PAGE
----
“I hadn’t realised that it would be so great – this difference between rich and poor.”
I glance at the village and then at him, guility. It is not that I do not notice poverty anymore but it no longer seems strange. And, shamefully, it no longer bothers me that South Africa’s great tourist destinations are almost without exception positioned in rural areas of equally great deprivation. The first time I came here to the mountains I could not understand how it was possible to go on a hiking holiday in a park in which the chalets had satellite television but the people just outside walked daily to the communal pump for their water. Now however I feel self-righteous indignation because the camp is experiencing a 1 hour power cut – and I want tea now.
James is however just off the plane. He is seeing South Africa for the first time – an Africa “virgin”. And he is my younger brother. I am giving him a high speed tour of KwaZulu-Natal’s greatest hits: a night in the berg, 3 nights in the game park, a night on the beach before returning to his gracious (and supernaturally patient) wife and two children.
After our visit to the game park I take him to the hospital – it is just 20 minutes from the park gate. It has been just over 2 weeks since I left. My 20 minute quick tour proves hopelessly optimistic. At each place I take him people demand to know where I have been, when I am coming back and then take James’ hand, shake it vigorously and ask why he is taking me away.
“We don’t want him,” James replies with a grin, “you can have him.”
And they turn to me and look accusingly: “Why then are you leaving?”
We go down to the ARV clinic. Sister Sithole is brought into the room to scold me.
“Why are you just leaving? We would do juice and cake if we had known.”
“I do not like long departures,” I reply, “I prefer to slip quietly away.”
“But,” says Sister Hlabisa, “it is our culture to send you off.”
Sister Sithole turns to my brother. “You must give our regards to your mother. And you must tell her to scold him. She must scold him for leaving!” She studies James more closely. “Hauw! How are you brothers? He is thin and you are fat!”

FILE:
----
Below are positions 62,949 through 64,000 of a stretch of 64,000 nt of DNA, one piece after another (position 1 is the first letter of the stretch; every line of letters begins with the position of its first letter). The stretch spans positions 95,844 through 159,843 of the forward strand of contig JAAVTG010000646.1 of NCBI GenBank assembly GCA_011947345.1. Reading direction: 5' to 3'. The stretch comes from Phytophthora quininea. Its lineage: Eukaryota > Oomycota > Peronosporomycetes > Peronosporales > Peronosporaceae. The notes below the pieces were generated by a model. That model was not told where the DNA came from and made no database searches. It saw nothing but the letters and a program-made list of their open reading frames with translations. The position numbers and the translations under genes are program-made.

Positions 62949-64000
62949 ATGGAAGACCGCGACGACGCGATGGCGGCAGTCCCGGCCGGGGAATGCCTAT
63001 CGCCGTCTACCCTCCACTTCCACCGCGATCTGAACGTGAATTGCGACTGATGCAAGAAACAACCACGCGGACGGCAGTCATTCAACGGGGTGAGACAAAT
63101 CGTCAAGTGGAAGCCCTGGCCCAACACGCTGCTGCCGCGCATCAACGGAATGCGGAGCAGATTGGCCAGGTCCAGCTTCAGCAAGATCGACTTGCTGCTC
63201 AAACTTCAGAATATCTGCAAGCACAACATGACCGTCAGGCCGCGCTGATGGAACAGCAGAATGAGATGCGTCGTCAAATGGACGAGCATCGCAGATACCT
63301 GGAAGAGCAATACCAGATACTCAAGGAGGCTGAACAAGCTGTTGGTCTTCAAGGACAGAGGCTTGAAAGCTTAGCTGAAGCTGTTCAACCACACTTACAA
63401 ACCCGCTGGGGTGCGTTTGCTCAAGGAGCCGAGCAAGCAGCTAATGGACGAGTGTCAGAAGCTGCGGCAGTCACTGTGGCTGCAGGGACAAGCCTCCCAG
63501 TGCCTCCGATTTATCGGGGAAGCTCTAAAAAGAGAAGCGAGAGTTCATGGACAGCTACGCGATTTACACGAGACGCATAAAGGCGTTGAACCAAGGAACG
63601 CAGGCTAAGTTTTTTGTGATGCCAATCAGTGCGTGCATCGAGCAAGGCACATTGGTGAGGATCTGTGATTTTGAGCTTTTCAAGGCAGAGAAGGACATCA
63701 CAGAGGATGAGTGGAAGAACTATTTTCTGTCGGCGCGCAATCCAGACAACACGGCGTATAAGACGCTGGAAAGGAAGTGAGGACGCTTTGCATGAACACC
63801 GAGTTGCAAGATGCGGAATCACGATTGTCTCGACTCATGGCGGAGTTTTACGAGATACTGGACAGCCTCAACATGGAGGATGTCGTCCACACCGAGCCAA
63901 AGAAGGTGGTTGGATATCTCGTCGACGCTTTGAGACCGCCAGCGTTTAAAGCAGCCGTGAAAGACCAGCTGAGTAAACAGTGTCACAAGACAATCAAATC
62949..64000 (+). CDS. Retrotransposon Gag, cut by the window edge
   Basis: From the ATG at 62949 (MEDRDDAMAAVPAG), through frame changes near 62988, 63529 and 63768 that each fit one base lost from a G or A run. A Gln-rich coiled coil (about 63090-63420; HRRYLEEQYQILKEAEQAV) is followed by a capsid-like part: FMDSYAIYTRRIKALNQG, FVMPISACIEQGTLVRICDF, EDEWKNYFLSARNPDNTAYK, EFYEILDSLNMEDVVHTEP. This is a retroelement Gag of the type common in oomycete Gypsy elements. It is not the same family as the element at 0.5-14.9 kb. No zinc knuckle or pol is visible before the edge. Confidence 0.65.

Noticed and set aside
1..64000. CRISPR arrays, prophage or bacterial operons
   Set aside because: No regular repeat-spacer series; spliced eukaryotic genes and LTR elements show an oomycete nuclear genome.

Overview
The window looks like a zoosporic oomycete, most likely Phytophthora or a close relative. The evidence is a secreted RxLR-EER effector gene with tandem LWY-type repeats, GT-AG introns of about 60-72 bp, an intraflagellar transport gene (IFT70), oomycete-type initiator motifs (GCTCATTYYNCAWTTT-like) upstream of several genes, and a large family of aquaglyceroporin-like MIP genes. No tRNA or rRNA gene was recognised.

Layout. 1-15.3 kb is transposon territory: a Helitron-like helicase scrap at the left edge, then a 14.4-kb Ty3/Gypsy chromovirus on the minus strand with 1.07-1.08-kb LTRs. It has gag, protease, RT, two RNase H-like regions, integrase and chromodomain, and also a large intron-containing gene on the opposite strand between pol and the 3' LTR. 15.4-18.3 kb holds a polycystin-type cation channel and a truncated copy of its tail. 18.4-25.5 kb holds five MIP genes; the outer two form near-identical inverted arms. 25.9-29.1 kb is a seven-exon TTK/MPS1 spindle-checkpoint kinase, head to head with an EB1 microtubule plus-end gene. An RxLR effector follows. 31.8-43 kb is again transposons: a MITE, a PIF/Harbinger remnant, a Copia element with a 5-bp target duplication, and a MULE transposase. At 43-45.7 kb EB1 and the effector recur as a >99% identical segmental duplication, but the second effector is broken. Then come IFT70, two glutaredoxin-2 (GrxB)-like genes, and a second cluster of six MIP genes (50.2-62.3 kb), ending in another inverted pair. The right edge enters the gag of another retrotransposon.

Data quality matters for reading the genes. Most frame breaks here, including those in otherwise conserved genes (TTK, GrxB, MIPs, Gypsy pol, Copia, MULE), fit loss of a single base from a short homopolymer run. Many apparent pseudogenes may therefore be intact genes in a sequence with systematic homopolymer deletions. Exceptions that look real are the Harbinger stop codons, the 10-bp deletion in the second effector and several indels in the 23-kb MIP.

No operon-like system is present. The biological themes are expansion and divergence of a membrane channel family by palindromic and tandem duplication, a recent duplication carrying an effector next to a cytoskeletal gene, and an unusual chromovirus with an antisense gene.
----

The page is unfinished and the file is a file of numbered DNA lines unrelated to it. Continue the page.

“He must be married!” pipes in Sister Hlabisa.
“There! I told you. We tried to find Dr Moran a wife but…” Sister Hlabisa shakes her head sorrowfully.
On the way out we bump into Matron for maternity. She launches into a speech about how much they will miss me. “… and when we call Dr Moran in the night, even if he is not on call he will come. The others they say ‘Why are you calling me? I am not on call’ but Dr Moran doesn’t.” I grin amiably, absolutely certain that I have never arisen when not on call. Or maybe there was once but I complained bitterly for hours – and shouted at at least one nurse.
I do not disabuse James. He turns to me as walk away. “So what did you pay her?”
Finally we come to high care. Sister Nene is waiting. She has called down Sister Perumal. They present me with a pair of sandals and hug me as I leave. As we walk away back to the car one of the OPD nurses, the one with the powerful singing voices shouts my name. I head back. “Sister Khumalo wants you. You heard my voice? My powerful voice?!” I once told her she had the most impressive volume of any nurse I had ever met.
“Yes I did.” She grins in satisfaction.
Sister Khumalo is standing outside OPD. I have a soft spot for Sister Khumalo.
“I have something for you.” She produces a small bead and wood necklace which she fastens around neck. “It has muthi. Muthi to make people like you. We will miss you. May God bless you where you go next.”
I thank her. And walk away from Hlabisa for the last time.